General utilities otherwise known as service utilities and public utilities provide essential services to their ratepayers and organization members. Utility services are commonly limited to water, electricity, and natural gas or another heating fuel (such as propone or heating oil). These three primary services delineate their respective electric utilities, water utilities and gas utilities, which are ubiquitous across developed and modernized nations and regions.
General utilities operate with relatively large revenue streams due to their monopolized services under the utility or service district and deregulation that has encouraged growth and consolidation among private utilities. General utilities can be classified as public utilities (including electric co-ops, municipal utility districts [MUDs]) and private utilities (including investor-owned utilities [IOUs]). The general philosophy behind private and public utility business models are the respective merits of regulated enterprise as a means of ensuring affordable public services to ratepayers and deregulated or free market dynamics providing ratepayers with service at the lowest cost.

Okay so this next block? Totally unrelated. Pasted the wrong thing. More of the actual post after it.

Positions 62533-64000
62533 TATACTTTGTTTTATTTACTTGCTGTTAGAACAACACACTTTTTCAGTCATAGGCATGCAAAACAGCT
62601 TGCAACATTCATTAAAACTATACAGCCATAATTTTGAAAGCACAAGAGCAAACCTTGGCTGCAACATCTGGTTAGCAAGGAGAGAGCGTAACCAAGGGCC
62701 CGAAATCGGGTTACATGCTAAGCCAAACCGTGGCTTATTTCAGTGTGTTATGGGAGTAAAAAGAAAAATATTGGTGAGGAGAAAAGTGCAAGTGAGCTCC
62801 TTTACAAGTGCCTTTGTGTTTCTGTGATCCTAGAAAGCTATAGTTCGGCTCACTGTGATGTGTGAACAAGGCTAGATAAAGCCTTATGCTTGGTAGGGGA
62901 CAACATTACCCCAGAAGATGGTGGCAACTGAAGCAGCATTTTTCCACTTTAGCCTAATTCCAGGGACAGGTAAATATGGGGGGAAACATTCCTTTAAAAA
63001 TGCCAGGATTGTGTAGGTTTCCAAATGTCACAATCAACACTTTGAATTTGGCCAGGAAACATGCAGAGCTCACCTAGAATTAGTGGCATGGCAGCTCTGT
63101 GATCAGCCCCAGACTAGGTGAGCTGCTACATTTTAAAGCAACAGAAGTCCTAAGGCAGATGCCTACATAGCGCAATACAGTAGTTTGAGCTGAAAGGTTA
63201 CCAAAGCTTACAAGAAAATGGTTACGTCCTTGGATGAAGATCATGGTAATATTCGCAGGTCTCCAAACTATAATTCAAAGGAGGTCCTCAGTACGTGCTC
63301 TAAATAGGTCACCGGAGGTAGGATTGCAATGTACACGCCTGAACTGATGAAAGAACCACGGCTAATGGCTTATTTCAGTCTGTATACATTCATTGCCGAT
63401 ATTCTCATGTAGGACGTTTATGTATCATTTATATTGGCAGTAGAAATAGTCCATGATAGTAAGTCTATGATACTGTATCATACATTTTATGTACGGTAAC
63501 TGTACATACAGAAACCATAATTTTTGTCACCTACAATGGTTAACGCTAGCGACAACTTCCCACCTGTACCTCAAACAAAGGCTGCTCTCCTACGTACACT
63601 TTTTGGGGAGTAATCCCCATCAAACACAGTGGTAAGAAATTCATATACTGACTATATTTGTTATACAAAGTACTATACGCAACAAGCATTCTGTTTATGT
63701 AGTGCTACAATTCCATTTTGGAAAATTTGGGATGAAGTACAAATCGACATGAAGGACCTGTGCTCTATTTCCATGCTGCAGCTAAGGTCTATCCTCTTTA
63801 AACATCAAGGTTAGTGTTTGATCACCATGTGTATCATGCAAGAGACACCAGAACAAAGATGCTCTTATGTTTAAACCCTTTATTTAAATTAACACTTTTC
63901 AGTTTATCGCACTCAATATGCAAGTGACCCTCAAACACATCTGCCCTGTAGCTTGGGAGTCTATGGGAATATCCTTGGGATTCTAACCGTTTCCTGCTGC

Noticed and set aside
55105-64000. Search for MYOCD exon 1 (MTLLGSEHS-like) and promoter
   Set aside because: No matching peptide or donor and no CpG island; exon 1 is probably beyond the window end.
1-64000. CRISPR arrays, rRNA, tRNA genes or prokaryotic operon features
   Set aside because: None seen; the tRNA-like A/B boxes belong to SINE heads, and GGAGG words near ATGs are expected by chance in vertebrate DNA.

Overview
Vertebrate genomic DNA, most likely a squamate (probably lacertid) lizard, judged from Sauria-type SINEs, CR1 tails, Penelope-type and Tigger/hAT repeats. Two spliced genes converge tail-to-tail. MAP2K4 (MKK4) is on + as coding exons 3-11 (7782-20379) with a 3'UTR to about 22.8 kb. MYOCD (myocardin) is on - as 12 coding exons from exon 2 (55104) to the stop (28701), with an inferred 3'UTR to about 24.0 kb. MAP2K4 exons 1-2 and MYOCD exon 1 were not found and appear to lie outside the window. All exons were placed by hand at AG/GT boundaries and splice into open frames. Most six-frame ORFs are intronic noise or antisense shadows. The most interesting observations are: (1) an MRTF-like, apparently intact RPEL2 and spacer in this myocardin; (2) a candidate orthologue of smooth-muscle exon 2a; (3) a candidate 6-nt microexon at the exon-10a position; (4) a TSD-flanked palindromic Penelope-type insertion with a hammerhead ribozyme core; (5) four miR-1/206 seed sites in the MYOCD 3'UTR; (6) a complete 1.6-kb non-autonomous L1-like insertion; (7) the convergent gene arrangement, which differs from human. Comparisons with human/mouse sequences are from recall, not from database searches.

Deregulation with private company involvement in the utility industry has proceeded the farthest in most countries with energy utilities – or gas and electrical utility services. Water utility industry deregulation, with increasing private utilities, has proven controversial due to the vital nature of the service. Deregulation in electricity and natural gas utilities has diversified the industries and allowed generators and power producers (known as merchants) without transmission and distribution (T&D) infrastructure to sell power on grids. Natural gas and electricity is also more easily traded in deregulated markets, like those found in the US and Germany.